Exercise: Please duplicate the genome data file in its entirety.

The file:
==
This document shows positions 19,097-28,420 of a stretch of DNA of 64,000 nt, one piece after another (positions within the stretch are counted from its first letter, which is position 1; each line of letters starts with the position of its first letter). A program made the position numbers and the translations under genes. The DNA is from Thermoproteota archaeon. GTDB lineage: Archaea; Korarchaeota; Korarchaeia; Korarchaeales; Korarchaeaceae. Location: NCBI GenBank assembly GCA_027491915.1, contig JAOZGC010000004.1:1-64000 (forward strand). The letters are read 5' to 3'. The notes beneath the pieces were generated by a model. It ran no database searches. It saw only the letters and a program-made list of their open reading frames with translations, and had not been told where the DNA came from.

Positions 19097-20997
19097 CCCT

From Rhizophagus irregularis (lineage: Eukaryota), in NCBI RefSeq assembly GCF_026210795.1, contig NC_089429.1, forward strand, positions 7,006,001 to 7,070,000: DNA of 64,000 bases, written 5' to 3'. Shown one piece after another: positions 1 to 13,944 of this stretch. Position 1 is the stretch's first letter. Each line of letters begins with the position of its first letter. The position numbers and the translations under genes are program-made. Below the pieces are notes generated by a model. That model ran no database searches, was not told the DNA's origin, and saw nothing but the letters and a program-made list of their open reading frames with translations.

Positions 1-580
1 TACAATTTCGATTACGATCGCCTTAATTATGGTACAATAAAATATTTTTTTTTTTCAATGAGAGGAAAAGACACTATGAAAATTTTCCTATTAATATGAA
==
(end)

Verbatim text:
This document shows positions 19,097-28,420 of a stretch of DNA of 64,000 nt, one piece after another (positions within the stretch are counted from its first letter, which is position 1; each line of letters starts with the position of its first letter). A program made the position numbers and the translations under genes. The DNA is from Thermoproteota archaeon. GTDB lineage: Archaea; Korarchaeota; Korarchaeia; Korarchaeales; Korarchaeaceae. Location: NCBI GenBank assembly GCA_027491915.1, contig JAOZGC010000004.1:1-64000 (forward strand). The letters are read 5' to 3'. The notes beneath the pieces were generated by a model. It ran no database searches. It saw only the letters and a program-made list of their open reading frames with translations, and had not been told where the DNA came from.

Positions 19097-20997
19097 CCCT

From Rhizophagus irregularis (lineage: Eukaryota), in NCBI RefSeq assembly GCF_026210795.1, contig NC_089429.1, forward strand, positions 7,006,001 to 7,070,000: DNA of 64,000 bases, written 5' to 3'. Shown one piece after another: positions 1 to 13,944 of this stretch. Position 1 is the stretch's first letter. Each line of letters begins with the position of its first letter. The position numbers and the translations under genes are program-made. Below the pieces are notes generated by a model. That model ran no database searches, was not told the DNA's origin, and saw nothing but the letters and a program-made list of their open reading frames with translations.

Positions 1-580
1 TACAATTTCGATTACGATCGCCTTAATTATGGTACAATAAAATATTTTTTTTTTTCAATGAGAGGAAAAGACACTATGAAAATTTTCCTATTAATATGAA